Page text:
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Covid-19 and Brexit has cut a swathe through the transportation and warehousing sector with just 75% of companies back up and running compared to June last year and 9.6% permanently closed.

The latest Business Insights Report from the Office for National Statistics (ONS) shows that the sector has been hit harder than any other, including accommodation and food services which, in comparison, has 83.3% of businesses in operation and just 1.6% that have ceased trading.

The ONS report looks at the impact of the pandemic and Brexit on UK businesses and is based on responses every fortnight on financial performance, workforce, prices, trade and business resilience.

In its latest report it found that the proportion of firms experiencing problems importing and exporting had soared by over 50% between December 2020 and January 2021.

Firms cited the biggest challenge to be the additional paperwork Brexit had generated for exporters while transportation costs were singled out as the greatest challenge when importing.

The report also revealed that during the period 3-16 May, 38.2% of exporters reported increased challenges around additional paperwork; 26.8% reported challenges with new customs duties; 15.2% indicated reduced demand for products and 8.6% complained of disruption at UK borders.

Responding to the report, David Jinks, ParcelHero’s head of consumer research, said the report made grim reading considering the transportation and warehousing sectors are trusted barometers of the economy.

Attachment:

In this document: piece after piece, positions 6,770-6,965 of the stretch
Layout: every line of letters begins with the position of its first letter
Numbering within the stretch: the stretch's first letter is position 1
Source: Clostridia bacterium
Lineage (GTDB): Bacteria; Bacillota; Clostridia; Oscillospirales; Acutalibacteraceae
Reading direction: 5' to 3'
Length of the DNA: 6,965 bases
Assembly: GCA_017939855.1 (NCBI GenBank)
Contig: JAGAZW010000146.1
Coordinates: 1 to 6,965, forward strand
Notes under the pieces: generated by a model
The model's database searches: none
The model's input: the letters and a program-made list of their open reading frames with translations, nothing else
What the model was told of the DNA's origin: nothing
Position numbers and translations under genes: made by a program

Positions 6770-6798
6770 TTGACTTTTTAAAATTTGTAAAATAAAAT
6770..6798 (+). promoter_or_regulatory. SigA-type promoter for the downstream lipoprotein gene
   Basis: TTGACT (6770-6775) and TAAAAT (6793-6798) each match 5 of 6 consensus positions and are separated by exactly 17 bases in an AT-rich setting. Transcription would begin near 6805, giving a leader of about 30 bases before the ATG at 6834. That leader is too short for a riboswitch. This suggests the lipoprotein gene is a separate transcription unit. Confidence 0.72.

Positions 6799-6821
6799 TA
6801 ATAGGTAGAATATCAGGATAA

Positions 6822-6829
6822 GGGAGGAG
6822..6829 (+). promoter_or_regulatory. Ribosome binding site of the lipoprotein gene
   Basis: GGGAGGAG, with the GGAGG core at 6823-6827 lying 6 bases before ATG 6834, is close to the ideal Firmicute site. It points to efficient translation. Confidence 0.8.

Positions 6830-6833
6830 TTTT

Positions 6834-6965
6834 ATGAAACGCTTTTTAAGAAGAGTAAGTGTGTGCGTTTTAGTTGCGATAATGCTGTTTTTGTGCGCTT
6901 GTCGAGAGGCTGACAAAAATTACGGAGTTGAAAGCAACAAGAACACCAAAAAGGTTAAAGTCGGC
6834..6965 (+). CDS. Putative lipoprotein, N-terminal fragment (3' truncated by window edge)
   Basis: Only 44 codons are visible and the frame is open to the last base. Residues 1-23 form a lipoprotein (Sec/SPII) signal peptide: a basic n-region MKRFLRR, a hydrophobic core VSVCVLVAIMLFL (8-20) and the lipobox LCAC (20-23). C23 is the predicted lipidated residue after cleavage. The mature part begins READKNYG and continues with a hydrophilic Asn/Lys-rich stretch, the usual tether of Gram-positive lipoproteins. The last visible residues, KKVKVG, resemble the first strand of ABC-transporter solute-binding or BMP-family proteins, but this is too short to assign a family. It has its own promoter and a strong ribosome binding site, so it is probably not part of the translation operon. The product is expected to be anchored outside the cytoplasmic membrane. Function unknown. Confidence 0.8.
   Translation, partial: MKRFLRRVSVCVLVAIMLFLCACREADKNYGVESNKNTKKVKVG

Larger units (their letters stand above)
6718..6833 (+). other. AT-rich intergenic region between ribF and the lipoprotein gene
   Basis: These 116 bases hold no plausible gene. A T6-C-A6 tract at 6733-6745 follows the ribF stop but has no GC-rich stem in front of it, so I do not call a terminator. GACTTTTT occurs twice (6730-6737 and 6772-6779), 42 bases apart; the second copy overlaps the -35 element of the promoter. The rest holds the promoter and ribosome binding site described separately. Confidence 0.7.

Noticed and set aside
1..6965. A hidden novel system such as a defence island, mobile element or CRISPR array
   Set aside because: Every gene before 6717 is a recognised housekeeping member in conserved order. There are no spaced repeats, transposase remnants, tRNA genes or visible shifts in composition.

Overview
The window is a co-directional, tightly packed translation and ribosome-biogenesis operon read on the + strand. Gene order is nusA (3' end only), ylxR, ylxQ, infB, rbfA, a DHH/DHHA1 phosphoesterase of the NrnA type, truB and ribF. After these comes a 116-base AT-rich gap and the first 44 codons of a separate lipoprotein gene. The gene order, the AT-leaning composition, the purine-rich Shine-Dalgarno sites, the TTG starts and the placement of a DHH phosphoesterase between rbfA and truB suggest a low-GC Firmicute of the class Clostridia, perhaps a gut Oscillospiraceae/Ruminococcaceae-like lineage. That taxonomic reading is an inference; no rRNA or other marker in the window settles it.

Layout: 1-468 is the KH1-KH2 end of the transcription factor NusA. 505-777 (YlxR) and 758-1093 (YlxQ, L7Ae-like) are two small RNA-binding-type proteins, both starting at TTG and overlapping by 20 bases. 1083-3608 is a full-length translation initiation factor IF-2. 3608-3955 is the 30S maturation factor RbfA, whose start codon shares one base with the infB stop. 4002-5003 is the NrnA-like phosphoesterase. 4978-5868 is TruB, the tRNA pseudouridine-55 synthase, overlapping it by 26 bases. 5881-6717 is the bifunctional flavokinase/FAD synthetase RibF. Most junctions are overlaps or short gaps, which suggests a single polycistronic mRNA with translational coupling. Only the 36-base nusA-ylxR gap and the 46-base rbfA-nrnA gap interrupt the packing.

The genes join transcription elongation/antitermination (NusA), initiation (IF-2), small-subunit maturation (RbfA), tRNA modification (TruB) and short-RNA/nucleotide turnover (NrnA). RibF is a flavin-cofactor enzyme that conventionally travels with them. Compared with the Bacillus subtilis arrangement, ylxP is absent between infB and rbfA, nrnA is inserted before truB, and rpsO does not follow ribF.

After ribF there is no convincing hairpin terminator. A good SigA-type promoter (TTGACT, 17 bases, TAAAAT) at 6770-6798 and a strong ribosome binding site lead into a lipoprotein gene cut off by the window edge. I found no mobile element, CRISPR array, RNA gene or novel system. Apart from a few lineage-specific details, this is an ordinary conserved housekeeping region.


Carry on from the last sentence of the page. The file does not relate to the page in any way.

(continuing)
“These trading status figures are grim reading and highlight the double whammy of the pandemic and Brexit on the transport and supply chain sector.”

He added: “The report is obviously grim news for transport and storage companies. It also strikes a warning note for anyone hoping to see evidence of an economic recovery.

“The logistics sector is an indicator of the economy. When manufacturers and retailers are doing well, their transport providers are busy; similarly, when UK companies begin to struggle, transport and warehousing is the first sector to show an immediate decline.

‘The root of the problem is that freight transport companies are particularly exposed to the impact of Brexit. This is on top of issues caused by the pandemic.

“It’s extremely concerning that customs problems have not got any better since Brexit regulations first hit in January - that is a damning indictment of current government policy.”